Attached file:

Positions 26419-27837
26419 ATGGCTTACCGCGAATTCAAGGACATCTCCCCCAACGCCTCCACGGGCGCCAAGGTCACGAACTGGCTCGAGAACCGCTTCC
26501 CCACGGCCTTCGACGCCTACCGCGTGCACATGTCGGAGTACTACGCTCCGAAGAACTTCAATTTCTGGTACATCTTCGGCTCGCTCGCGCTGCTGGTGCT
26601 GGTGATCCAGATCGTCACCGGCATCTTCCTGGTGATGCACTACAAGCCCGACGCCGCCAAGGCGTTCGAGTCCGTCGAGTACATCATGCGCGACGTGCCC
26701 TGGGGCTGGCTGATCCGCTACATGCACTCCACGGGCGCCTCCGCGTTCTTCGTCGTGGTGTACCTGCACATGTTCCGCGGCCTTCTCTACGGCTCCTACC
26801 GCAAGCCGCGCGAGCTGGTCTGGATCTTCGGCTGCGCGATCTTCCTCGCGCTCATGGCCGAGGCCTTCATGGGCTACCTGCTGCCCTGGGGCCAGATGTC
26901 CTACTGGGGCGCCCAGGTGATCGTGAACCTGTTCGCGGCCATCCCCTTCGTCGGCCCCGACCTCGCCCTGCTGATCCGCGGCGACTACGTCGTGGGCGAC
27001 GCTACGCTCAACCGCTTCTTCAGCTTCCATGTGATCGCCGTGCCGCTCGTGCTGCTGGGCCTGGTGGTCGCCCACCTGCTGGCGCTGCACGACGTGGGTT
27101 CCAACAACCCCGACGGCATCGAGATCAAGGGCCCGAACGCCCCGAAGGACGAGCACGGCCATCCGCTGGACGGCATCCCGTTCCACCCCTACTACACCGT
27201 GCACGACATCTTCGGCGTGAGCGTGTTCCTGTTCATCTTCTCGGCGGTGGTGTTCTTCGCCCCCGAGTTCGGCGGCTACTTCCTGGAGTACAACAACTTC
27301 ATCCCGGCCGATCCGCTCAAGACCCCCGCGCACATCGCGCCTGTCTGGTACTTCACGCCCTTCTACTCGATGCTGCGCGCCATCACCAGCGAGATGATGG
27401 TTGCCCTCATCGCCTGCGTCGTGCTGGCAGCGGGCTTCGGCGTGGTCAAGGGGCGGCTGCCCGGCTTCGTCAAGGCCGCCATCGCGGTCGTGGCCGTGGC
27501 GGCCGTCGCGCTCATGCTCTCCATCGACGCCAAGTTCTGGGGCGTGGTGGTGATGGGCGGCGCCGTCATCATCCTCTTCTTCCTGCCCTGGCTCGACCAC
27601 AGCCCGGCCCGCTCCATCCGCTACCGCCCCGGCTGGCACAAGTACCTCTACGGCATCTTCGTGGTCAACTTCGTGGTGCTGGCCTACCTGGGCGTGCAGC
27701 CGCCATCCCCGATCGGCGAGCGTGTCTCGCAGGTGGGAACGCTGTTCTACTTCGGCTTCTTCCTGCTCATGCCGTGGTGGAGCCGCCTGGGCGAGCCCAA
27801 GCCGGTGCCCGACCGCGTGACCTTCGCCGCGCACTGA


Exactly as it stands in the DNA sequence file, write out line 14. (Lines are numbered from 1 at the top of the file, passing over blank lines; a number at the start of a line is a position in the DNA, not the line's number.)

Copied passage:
27601 AGCCCGGCCCGCTCCATCCGCTACCGCCCCGGCTGGCACAAGTACCTCTACGGCATCTTCGTGGTCAACTTCGTGGTGCTGGCCTACCTGGGCGTGCAGC